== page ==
Are Child Care Bubbles Still Allowed?

The coronavirus pandemic of 2020 and 2021 has changed the daycare business forever. While many issues still must be addressed for the future of this industry, many facility owners are adapting to the “new normal.” One of the adaptations families made during quarantine and for social distancing was that of child care bubbles. 2000 Days Daycare provides some insight into these bubbles and requirements for the near future.

What is a childcare bubble?

Childcare bubbles are adaptations many families across Canada made to the stay-at-home orders, quarantines and social distancing requirements of the coronavirus pandemic. The bubble involves a responsible party in one home providing unpaid and unregistered childcare service to a child from another family.

Under coronavirus standards and for health safety, each household could only form a bubble with one other household. This rule is meant to protect families from unnecessary pathogen exposure and also to keep tabs on personal contact. It also filled gaps left by licensed daycare facility closure during the pandemic.

Who can form one of these bubbles?

Households with children aged 13 or younger were entitled to form a childcare bubble with one other household. After forming a bubble, the bubble cannot be changed or converted to involve a different household. For children with parents in multiple households, a bubble is not necessary for parental visitation. Children under the age of 18 are entitled to see both parents in respective households as part of a different kind of bubble, the support bubble.

Support bubbles are separate from childcare bubbles. But the childcare bubble must follow government guidelines.

January 2021 Covid-19 Circumstances

The coronavirus pandemic has experienced a second resurgence in cases as of late 2020 and early 2021. As of the December 8, 2020, the Alberta government took aggressive steps to prevent overwhelming of the health system. This critical situation meant new mandatory restrictions through at least January 12 of the new year. Of course, these situations change on an ongoing basis and affect childcare bubbles.

In the January mandates, the Alberta government declared a State of Public Health Emergency because of Covid-19. It recognized that social gatherings are the leading cause of coronavirus transmission. As of December 8, all social gatherings were made illegal. This includes both indoor and outdoor socialization. Breaking this rule means facing a $1000 fine.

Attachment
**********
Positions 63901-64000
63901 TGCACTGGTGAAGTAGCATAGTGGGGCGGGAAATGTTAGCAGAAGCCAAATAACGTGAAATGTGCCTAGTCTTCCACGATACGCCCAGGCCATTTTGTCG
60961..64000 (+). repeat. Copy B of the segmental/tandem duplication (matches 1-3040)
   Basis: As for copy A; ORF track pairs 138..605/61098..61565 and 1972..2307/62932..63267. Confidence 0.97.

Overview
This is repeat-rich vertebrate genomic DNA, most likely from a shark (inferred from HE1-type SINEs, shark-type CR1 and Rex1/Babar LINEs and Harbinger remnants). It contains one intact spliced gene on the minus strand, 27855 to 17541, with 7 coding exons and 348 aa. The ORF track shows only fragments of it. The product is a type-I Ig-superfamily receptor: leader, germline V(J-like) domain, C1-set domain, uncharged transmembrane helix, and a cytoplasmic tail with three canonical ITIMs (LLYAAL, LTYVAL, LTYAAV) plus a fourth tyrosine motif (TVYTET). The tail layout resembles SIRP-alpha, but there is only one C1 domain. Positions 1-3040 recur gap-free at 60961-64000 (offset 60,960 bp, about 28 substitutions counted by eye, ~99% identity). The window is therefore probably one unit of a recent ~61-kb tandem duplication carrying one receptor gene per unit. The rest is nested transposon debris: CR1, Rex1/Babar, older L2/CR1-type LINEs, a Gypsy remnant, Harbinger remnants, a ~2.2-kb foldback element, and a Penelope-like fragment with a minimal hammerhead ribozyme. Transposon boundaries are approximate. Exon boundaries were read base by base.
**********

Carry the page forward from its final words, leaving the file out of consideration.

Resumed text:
However, childcare bubbles do not fall under these restrictions. The restrictions also enable parents to maintain co-parenting arrangements between their two households. Family caregiving, health care and child care providers can still fulfill their duties within households, barring any purely social visitation. Licensed daycares are also permitted to operate as long as they adhere to all public health orders related to their businesses.

In short, this means childcare bubbles are still legal. But it also means your family has more options than early in the pandemic restrictions. You can choose to maintain a childcare bubble or you can take your children to a licensed child care centre or home-based program. Of course, masks are still required in indoor public spaces like daycares.

Home-Based Daycare

Beyond bubbles are home-based childcare programs and licensed daycare centres. For in-home operations providing other families with support, only six children are allowed at one time. This limitation does not include the caregiver’s own children. Of course, this limit means some families must seek placement of their child in a formal daycare centre, instead of in-home care.

Home-based childcare must follow enhanced sanitation measures to meet health and safety requirements. These include routine cleaning and disinfection of surfaces, provision of handwashing or hand sanitizing facilities and restriction on unwell children entering the facility.

While childcare bubbles face fewer restrictions, it is still important to maintain the same level of care and protection to prevent continued spread of the novel coronavirus. Children do not have to wear masks in the bubble of care. But it is still recommended that they do not visit the other household if unwell or showing signs of Covid-19.